Wake Judge Adam Arseneau up when September ends.
"Music to me is the air that I breathe. It's the blood that pumps
through my veins that keeps me alive.
Admittedly a little more "compact disc"-y a product than we normally review 'round these parts, Green Day: Bullet in a Bible does, in fact, come with a DVD, which more than qualifies it for inclusion. One part live concert CD, one part DVD, Bullet in a Bible captures the high-energy band at the height of its 2005 World Tour and, boy howdy, if you have ever questioned this band's continued relevance in popular culture, check out the absolutely silly amount of people crammed into The National Bowl in Milton Keynes to see them play.
In what could very well be the largest punk rock show ever (and I mean ever), more than 130,000 people elbowed and crammed into each other to see Green Day play over the span of two days in the midsized English town (a crowd of almost the population of the town itself was in attendance). As the camera pans over the opening few seconds of the concert, Billie Joe conducts the opening stabs of the theme from 2001: A Space Odyssey with his upraised arms, a seemingly self-indulgent bit of arrogance until the camera reveals exactly how many people are in attendance. Bullet in a Bible is an incredible DVD if only to bear witness to the gargantuan magnitude of a modern-day Green Day concert. Trust me: you cannot believe it until you see it.
The material featured on this live concert DVD/CD is heavily slanted towards Green Day's new material from its freakishly popular album, American Idiot, which never did much for me personally, but seems to be doing for a new generation of punk kids what Dookie did for my generation 10 years ago. You got to hand it to Green Day…more than 15 years of drunken antics, practical jokes, power chords, and punk rock, and they manage to re-invent themselves again and again…with the same material. Geniuses, they are.
The DVD (and CD) contains the following tracks:
• "American Idiot"
Having enjoyed Green Day for more than a decade, I freely and readily admit that their multi-platinum, Grammy award-winning album, American Idiot, lost my interest like a kid loses his parents at an amusement park; this is to say, almost immediately. Bullet in a Bible therefore becomes slightly more difficult to digest for this reviewer, given the preferential track treatment to the band's new radio-friendly material, but such is the way of things. After all, in 15 years of increasing record sales and notoriety, Green Day has managed to turn themselves into a real, honest-to-goodness band, full of keyboard players, horns, and additional behind-the-scenes guitar players, which is a far cry from their angst-ridden three-piece roots.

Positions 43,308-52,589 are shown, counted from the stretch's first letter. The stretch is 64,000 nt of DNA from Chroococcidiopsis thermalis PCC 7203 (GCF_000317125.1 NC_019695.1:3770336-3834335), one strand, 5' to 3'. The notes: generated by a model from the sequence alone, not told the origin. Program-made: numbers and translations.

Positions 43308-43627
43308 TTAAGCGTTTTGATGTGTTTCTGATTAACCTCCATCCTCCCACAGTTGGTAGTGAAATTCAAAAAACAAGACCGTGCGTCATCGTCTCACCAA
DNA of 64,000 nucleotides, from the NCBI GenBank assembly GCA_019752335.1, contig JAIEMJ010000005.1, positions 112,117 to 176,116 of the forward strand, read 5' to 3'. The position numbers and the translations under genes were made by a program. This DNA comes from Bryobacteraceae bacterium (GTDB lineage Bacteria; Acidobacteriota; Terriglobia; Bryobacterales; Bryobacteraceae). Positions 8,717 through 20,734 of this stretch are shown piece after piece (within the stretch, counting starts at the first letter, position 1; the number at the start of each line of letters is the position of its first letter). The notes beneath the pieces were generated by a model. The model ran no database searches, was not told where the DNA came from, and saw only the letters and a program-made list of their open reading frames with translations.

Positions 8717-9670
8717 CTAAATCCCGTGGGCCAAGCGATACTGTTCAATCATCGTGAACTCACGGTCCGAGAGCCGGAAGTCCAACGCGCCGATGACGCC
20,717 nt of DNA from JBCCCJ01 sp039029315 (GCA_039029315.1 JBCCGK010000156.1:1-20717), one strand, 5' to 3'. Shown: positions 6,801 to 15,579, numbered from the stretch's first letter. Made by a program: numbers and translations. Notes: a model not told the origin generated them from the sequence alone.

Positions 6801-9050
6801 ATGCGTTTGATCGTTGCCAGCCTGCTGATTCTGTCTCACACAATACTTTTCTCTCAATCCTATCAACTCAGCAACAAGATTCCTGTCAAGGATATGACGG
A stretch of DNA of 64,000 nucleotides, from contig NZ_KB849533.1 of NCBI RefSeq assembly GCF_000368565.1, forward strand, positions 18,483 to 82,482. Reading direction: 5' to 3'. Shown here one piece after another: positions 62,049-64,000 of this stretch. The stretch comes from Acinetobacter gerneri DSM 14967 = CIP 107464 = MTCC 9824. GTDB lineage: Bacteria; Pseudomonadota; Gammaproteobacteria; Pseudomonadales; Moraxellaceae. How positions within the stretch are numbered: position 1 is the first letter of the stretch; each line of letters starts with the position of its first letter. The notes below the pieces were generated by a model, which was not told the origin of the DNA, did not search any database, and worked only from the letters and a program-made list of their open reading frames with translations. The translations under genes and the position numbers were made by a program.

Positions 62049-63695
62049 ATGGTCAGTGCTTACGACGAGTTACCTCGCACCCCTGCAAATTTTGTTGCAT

This kind of metamorphosis was probably inevitable. As the band progressed in musical development, dropping the "punk" moniker to describe their music, so changed the complexity of their songs and increasing production values. Watching Bullet in a Bible, one cannot help realizing that Green Day is so far beyond its humble roots playing tiny clubs in Oakland, California, as to be laughable. The sheer spectacle of its concerts is like some bizarre parody of the band they once were. They still play the same three chord songs just like back in the Lookout! Records day, but on such a grandiose theatrical scale as to be absurd.
Case in point, the stage setup is quite fantastic: large, elaborate, and full of fireworks, exactly like a good rock concert should be. Add to this the elaborate costumed antics of the band members (and their fantastic taste in silly hats) and the performance is extremely entertaining…it looks and sounds fantastic. The transfer is quite respectable, with decent black levels, and good color representation and detail, though may be edited too kinetically in that MTV style for some viewers to enjoy. The camera (like the band) rarely sits still, jumping between lighting flares, various film stocks, and alternating angles, interjected with some backstage antics (usually naked), the result of which is more a music video than a live concert, but damn entertaining nonetheless. From start to finish, the DVD simply rocks. Watching a hundred thousand teenage kids screaming out the lyrics to "Longview," which debuted on the charts the same year most of these kids were born, is, to say the least, a surreal experience. It staggers the mind.
Both a stereo and a Dolby Digital 5.1 track are available, and I found myself preferring the straight stereo track. Though quieter, the audio seems more accurately represented, mixed and balanced the way a good concert should be: good bass response, clear vocals, etc. Throw on the surround channel, and the treble increases noticeably and the guitar drowns out every other instrument in a tidal wave of noise. The surround track is serviceable, but I wouldn't use it given how good the stereo track sounds.
The only true downside to Bullet in a Bible (for me, personally) is the song selections…far too much American Idiot and mamsy-pamsy material, and not nearly enough of the aggressive and angsty songs that put the band on the map. How such a high-energy juvenile band can encore out with "Good Riddance (Time of Your Life)" and still sleep soundly at night, I cannot fathom. Fans of the new album will certainly be all over this DVD like gangbusters, but for us crotchety old folk who remember fondly the less glamorous Green Day days, Bullet In A Bible feels…I don't know, weird and threatening.
Like teenagers on my lawn. These whippersnappers today think they own the place with their rockin' rock music. Pshaw. Harrumph.
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Scales of Justice
Studio: Reprise Records
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